VR + game controller is a very dubious experience. (VR + keyboard & mouse an almost unusable one)

When you can convince someone's brain they ARE somewhere else, but then immediately hit them with basically having no body at all, or at best one they can't control or feel in any way.

Know what the first thing was that VR made me want to do? Touch a tree. Feel it's surface.

Which is impossible with even the most advanced controller tech out there.

We have a serious hole in the technology that isn't anything to do with the headsets...

Maybe the Xbone's new Not-Kinect will have additional onboard resources to make up for the console's lack of Oomph? Of course that would make it heavy. Perhaps it won't be 1080, more like 720. It would still need additional resources however.

Ha.

Haha.

HAHAHAHAHAHAHA.

It was funny when Sony thought their PS4 could run a VR machine but it seems that microsoft is digging this grave too.

The sad thing is that when (not if, when) this will fail spectacullary there will be many people left who never experienced actual VR but think they did and wont even try it for years. Much like how the "your phone as VR machine" did a few months back.

RicoADF:

Hairless Mammoth:
Skepticism: With all the different VR platforms being developed, along with the fact the technology is unproven in a real world market, I hope things don't turn sour for a lot of people working on these and the games, if the hype train derails before they can even break even. *SNIP*

Probably because they know that whoever gets in first or at least near first has a good chance of coming out on top. Waiting to see if it succeeds often means you've waited too long to compete (unless you can offer something far above your competition)

I'm not saying they shouldn't try, but this is a big gamble. With all the financial trouble everyone in the games industry (not named Valve) is currently having, this is kinda becoming an "all of your eggs in a single basket" scenario.

I'm just worried about the devs teams who have been assigned to making VR units and porting over games to VR systems that VR doesn't hit a brick wall shortly after launch. We all know what big businesses do to hard working teams who's products fail financially.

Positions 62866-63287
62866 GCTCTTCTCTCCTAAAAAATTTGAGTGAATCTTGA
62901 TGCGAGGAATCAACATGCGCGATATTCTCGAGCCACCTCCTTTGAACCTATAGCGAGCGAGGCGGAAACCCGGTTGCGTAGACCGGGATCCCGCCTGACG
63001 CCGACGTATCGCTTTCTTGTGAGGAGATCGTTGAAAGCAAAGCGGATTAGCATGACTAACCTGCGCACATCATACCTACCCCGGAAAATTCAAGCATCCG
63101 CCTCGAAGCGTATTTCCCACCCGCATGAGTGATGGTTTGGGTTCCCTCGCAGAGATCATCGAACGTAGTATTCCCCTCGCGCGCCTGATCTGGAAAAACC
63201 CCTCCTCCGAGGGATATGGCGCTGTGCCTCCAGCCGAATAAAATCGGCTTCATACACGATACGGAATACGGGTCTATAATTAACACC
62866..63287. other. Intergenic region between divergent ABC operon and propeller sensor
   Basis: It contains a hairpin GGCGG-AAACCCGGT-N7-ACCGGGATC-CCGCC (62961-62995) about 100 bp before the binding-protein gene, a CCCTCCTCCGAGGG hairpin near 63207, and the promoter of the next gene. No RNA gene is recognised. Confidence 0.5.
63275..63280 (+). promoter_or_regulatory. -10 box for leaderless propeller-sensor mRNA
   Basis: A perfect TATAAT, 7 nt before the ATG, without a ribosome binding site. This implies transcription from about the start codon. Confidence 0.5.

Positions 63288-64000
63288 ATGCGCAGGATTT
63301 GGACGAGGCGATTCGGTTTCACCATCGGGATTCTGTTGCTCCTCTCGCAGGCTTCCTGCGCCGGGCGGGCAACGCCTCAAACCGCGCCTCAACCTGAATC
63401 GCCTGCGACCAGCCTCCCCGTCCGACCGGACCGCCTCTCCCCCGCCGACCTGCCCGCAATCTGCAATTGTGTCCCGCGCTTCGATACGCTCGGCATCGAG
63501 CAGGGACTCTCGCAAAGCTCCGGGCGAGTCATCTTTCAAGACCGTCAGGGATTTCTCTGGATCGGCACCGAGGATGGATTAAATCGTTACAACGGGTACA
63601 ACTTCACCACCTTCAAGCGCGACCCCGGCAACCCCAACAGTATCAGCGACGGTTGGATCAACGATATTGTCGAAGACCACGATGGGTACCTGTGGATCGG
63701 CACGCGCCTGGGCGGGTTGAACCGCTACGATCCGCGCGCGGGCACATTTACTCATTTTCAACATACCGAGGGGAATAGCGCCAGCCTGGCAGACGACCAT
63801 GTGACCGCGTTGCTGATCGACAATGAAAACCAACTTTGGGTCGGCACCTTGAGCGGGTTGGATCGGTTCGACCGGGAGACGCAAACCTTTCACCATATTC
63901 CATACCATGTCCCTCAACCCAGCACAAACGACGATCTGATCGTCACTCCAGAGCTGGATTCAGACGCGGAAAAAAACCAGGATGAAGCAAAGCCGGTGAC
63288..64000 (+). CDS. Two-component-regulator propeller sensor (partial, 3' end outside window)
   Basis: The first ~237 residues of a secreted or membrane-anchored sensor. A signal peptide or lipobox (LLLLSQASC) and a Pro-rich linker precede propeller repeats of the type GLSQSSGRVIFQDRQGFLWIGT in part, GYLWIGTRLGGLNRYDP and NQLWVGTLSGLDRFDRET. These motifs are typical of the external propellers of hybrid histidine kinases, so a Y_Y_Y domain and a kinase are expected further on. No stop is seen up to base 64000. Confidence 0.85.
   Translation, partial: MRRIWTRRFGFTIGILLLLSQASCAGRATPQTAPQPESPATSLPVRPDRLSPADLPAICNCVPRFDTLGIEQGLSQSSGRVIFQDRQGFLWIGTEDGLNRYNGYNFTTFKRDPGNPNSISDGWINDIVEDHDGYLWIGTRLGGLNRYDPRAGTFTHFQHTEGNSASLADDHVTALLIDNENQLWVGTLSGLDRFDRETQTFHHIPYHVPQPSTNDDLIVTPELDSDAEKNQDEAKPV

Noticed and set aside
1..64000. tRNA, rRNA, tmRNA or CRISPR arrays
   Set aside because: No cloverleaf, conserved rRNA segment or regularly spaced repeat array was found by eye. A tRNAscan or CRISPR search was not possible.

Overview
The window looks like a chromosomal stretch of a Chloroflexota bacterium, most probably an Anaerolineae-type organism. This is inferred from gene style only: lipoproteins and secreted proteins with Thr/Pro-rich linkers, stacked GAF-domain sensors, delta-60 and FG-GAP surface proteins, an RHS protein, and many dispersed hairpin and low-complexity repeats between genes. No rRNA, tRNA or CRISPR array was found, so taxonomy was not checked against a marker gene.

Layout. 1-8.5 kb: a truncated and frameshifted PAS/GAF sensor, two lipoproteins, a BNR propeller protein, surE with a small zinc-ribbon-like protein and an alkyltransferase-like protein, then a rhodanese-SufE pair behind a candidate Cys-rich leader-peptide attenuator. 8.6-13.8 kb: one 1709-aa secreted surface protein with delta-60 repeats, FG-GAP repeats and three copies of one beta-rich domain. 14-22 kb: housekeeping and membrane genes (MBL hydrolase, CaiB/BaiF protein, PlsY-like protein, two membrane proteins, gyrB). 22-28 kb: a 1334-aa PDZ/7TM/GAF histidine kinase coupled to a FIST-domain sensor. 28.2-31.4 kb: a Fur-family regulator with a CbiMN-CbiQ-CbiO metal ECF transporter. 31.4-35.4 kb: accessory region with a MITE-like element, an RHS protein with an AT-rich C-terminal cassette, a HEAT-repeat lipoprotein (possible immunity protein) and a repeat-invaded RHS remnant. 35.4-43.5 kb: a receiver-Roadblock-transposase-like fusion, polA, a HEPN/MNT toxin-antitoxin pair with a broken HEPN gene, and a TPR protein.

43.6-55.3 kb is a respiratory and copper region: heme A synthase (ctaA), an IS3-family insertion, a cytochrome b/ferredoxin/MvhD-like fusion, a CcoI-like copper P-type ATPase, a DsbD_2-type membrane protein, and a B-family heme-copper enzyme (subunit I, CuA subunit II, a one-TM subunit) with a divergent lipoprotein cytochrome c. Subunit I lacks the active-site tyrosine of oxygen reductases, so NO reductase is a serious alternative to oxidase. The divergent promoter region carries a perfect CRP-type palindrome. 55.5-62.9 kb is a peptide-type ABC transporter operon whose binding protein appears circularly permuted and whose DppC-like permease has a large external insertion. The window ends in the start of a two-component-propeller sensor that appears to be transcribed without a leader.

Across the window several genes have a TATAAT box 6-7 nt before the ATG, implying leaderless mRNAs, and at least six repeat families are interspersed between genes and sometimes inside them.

CrystalShadow:
Know what the first thing was that VR made me want to do? Touch a tree. Feel it's surface.

Which is impossible with even the most advanced controller tech out there.

We have a serious hole in the technology that isn't anything to do with the headsets...

There's a way to fix that, but it requires meeting a sunglasses and trench coat wearing Laurence Fishburne and getting a long, painful looking needle jammed into your skull. (I heard pills are involved, too.) Also, I think the tech is decades away, if even possible.

(Seriously though, I do agree that sensory issues are a major hurdle for VR. Obstacles that need years of research to overcome.)

Alatar The Red:

-GPU power. The hardware required to run these things is pretty out there. I run a 1300MHz+ GTX Titan and I consider my setup to be barely capable of powering the proper experience on the DK2.

VR still needs time before it's ready for mass consumption but there's a good reason that a lot of devs are going apeshit over it. VR really does offer a HUUUGE jump in immersion. plain old 3d never did this at all.

So you're admitting it's a gimmick? Or at least for the next 20-50 years or so? Sorry, I have a hard time accepting anything other than that headsets will always be an enthusiast choice opposed to an main steam market accessory.

Unless you live alone or mange to seclude yourself from the real world. People need their 2 eyes to see. Hell, just drinking your drink would require to take them off, VR isn't practical.